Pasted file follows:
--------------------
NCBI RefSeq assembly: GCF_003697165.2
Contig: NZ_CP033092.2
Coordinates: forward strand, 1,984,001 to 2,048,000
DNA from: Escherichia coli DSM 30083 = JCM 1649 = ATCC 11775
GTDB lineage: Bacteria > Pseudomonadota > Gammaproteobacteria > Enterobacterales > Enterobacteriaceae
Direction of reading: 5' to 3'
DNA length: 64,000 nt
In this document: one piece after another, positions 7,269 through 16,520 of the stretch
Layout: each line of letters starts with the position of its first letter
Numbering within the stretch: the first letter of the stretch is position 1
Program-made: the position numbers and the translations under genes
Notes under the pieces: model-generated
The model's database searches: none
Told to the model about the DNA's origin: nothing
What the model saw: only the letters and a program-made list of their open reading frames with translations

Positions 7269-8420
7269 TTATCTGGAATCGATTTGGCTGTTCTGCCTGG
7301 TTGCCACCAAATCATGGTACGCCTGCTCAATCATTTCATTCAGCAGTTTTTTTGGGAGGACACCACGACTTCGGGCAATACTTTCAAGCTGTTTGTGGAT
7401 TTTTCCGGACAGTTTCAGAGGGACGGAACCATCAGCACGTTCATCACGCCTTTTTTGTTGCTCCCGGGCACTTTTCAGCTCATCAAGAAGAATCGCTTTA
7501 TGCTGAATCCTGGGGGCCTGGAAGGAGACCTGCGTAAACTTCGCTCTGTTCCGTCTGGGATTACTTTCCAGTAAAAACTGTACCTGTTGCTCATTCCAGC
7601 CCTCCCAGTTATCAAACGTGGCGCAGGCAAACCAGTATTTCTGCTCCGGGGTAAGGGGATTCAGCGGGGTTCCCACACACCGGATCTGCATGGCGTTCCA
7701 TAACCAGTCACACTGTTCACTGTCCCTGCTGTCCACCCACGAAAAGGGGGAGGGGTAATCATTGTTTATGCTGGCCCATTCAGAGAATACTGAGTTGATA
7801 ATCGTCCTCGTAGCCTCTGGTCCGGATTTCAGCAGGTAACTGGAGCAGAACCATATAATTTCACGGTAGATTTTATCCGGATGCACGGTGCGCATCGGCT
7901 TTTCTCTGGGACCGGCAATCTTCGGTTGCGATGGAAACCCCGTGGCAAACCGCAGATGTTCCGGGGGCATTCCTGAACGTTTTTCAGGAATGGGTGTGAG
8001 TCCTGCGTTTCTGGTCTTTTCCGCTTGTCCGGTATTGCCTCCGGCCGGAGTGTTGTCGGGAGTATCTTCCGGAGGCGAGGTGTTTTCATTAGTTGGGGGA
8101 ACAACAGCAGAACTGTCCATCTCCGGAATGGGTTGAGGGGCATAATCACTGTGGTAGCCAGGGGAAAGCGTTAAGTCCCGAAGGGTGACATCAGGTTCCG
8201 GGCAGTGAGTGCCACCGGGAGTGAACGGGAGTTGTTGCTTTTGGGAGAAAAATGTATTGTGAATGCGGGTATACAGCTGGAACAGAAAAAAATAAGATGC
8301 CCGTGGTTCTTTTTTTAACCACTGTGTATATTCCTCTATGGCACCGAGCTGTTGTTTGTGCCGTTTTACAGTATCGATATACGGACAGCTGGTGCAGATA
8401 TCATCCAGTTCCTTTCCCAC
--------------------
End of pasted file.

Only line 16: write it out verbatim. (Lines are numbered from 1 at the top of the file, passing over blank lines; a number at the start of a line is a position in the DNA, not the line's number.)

Positions 7269-8420